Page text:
ProShares is primarily known for its work in the short and leveraged corners of the ETF world but its HDG could also make for an interesting choice as well. The fund tracks the Merrill Lynch Factor Model – Exchange Series which was seeks to provide the risk and return characteristics of the hedge fund asset class by targeting a high correlation to HFRI Fund Weighted Composite Index (HFRI). In order to do this, the benchmark utilizes a systematic model to establish, each month, weighted long or short (or, in certain cases, long or flat) positions in six underlying factors. The factors that comprise the benchmark are the (1) S&P 500 Total Return Index, (2) MSCI EAFE US Dollar Net Total Return Index, (3) MSCI Emerging Markets US Dollar Net Total Return Index, (4) Russell 2000 Total Return Index, (5) three-month U.S. Treasury bills, and (6) ProShares UltraShort Euro ETF.
Thanks to the uncertain economy, the fund is heavily exposed to short term Treasury bills at this current time as they make up about 62% of the portfolio. EAFE holdings make up another 16% while emerging markets and the Russell 2000 combine for another 15% of the fund. Thanks to the limited pool of assets, the fund is able to have a little less on the turnover front and can also pass this on to investors in the form of lower fees. In terms of performance, however, the fund has had somewhat of a rough year, losing about 2.9% in the period (read Avoid Turmoil With The Community Bank ETF).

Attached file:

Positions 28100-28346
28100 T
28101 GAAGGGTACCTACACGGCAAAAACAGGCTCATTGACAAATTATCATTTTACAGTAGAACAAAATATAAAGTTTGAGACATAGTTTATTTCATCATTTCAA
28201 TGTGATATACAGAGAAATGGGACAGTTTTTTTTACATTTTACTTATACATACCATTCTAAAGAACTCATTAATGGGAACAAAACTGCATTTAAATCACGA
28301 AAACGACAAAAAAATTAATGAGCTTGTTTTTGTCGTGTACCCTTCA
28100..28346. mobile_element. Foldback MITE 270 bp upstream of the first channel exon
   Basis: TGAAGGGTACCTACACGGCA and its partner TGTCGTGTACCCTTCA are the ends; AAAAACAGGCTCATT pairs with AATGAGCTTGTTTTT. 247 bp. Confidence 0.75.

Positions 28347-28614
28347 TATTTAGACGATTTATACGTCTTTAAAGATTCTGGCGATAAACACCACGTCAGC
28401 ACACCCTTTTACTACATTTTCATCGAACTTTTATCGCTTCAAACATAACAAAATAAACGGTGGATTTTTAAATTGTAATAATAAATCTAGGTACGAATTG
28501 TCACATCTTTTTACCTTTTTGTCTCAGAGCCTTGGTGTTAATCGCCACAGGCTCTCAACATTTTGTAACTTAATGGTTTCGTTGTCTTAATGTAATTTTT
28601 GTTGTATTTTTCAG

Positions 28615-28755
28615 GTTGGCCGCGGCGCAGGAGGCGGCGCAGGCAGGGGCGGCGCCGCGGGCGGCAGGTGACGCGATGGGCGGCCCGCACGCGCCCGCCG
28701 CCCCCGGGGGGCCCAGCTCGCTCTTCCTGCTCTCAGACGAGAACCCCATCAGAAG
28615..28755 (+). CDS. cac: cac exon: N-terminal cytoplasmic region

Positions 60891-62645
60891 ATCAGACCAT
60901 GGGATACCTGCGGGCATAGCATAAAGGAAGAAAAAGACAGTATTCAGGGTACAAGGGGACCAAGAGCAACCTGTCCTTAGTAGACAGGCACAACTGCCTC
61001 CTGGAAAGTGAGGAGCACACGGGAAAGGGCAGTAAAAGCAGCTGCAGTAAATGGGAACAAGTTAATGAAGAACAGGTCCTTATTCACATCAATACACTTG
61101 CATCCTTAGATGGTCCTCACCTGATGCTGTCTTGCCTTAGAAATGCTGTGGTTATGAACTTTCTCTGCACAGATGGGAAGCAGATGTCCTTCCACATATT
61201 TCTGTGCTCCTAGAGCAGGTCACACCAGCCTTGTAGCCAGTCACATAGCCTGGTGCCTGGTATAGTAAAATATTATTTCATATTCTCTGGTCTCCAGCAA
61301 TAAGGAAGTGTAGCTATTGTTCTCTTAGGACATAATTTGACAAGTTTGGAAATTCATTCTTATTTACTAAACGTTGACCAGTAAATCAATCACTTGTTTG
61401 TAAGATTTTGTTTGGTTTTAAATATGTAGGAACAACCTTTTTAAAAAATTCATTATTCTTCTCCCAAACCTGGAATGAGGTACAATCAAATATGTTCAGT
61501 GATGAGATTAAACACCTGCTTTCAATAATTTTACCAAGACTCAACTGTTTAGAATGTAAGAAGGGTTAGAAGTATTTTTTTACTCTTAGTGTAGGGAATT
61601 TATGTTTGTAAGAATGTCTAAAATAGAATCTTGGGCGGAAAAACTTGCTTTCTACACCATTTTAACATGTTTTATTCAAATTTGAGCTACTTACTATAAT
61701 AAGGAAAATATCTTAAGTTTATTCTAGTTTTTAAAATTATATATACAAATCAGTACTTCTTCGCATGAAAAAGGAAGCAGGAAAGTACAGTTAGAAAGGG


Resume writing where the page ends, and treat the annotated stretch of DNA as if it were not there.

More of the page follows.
Another option for investors from IndexIQ is this macro strategy tracking fund MCRO. The product seeks to give investors the ability to replicate the risk-adjusted return characteristics of a combination of hedge funds pursuing a macro strategy and hedge funds pursuing an emerging markets strategy. This technique looks to make plays on the market based on broad economic and political views, giving the fund a potential tilt towards international markets (see UBS Launches Risk On, Risk Off ETNs).
Much like the other hedge fund ETFs on the list, MCRO is heavily tilted towards bond holdings at this time. Beyond this heavy bond exposure, the fund does count among its top ten holdings a popular emerging market equity fund, an international real estate fund, gold, and exposure to a basket of G10 currencies. Thanks to this international focus, the fund does cost a couple of basis points more than its peers due to the slightly higher acquired fund fees, putting the expense ratio at 1.09%. In terms of performance, the market slide and the heavy international exposure really hurt this fund in September, pushing MCRO down to a loss of about 2.6% for the year.
Want the latest recommendations from Zacks Investment Research? Today, you can download 7 Best Stocks for the Next 30 Days. Click to get this free report >>
Please login to Zacks.com or register to post a comment.